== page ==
Updated: May 12, 2020
- Do strengthening exercises (join a pilates or yoga class). Often if some of your muscles are weak, other muscles will overwork and go into spasm.
- There is not such as thing as a bad muscle. If a muscle gives you pain, there is a reason for it. Let's take an example, if you are sitting on the computer all day, with your neck pulled forward and your shoulders curved in, than it is quite possible that your lower back or gluts are trying to pull everything back and they might eventually go into spasms. Be an investigator and try to find out what is causing your pain. You need to address posture and imbalances rather than just relaxing tense muscles, as this would only lead to temporary relief.
- For long-lasting pain reduction, postural imbalances such as a rotation in the pelvis or a tilt in the cervical area, need to be addressed.
- If you have a sedentary life your gluteus maximum (the largest and most superficial of the three gluteal muscles) will be very weak and smaller muscles such as the gluteus minimum and the piriformis, which is the main hip external rotator, will overwork and get pain. So make sure you you work those gluts! You might make your partner happier too!
- Finally let's look at the power of the mind. There is a big thing in neuroscience called neuroplasticity, which is the ability of the brain to delete neural pathways that are no longer useful and to strengthen other ones. Neural pathways can travel from the brain to the body and back again. There's a lot of studies showing that when we experience pain in an area of our body, a related area in the brain gets bigger because you'll be probably be thinking about that pain a lot. Sometimes even when your injury has healed, you might still experience pain because the area of the brain related to that part of the body has been conditioned and the neural pathways are very strong. You'll have to spend some time to rewire your mind and relate to your pain in a different way, starting by focusing on your healing. Guided imagery and meditation are ideal tools for this.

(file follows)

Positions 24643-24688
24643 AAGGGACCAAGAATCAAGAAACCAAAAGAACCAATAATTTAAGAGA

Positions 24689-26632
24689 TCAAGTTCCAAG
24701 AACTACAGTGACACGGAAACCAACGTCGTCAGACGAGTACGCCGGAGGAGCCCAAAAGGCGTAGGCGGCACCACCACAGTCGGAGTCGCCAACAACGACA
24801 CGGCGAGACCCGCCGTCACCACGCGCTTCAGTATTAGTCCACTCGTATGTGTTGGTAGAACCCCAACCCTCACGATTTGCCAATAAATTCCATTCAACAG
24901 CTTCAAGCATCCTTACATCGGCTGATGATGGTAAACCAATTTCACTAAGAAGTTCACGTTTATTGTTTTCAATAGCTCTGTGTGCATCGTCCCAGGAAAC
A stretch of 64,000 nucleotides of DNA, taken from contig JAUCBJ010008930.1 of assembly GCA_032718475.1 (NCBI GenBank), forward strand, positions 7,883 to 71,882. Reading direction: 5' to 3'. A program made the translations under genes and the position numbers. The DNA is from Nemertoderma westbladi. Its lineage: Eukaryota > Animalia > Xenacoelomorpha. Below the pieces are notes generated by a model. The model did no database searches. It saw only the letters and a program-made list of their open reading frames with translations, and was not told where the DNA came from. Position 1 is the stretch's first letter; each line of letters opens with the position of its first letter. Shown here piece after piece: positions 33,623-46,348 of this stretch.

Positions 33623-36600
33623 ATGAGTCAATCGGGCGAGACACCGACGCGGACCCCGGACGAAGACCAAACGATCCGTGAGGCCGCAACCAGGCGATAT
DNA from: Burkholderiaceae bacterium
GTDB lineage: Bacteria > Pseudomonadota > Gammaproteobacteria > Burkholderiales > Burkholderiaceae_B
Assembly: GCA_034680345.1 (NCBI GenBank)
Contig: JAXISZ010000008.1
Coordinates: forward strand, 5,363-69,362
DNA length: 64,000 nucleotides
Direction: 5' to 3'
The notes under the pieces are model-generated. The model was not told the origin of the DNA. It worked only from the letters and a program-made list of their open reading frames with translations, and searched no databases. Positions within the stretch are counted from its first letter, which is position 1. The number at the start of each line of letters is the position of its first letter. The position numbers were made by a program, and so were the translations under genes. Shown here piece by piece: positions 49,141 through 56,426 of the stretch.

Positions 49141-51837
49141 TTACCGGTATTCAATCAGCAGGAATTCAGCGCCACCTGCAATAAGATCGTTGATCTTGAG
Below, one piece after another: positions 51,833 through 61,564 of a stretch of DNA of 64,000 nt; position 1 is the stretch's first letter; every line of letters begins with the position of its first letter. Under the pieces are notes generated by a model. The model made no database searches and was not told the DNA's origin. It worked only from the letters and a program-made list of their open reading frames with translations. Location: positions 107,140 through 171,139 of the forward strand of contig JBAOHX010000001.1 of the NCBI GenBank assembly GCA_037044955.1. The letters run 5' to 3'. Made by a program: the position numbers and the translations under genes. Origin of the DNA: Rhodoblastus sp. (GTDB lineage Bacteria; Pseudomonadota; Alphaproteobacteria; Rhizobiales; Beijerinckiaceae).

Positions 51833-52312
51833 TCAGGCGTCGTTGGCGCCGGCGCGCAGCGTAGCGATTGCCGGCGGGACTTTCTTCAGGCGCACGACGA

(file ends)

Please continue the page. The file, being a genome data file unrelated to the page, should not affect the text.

- Keep moving but stay away from high impact exercises (e.g. running and jumping) whilst you are healing. You can leave these types of exercises to when you feel more confident in your body's abilities. Walking, cycling, a gentle workout at the gym, core strengthening activities are your best companion whilst you will be also receiving therapeutic treatments.
- Be patient. Problems are there for a long period of time because there a lot of mechanisms involved in keeping them there. When you start to feel pain you might think that it is because of something you might have done the day before but what is actually happening, is that issues have been building up for months or even years and when you feel pain, you have reached the threshold of what your body can sustains. Healing is a process, not a three treatments quick-fix scenario. It often involves set backs and flares up. Be patient.
- Last but not least, if you have a very stressful life, you have to look at the causes of your stress and try to reduce them. Have a look at the chart below for insights on what constitutes a balanced lifestyle. What is your score? 1-3 Suffering; 4-6 Surviving; 7-10 Thriving.
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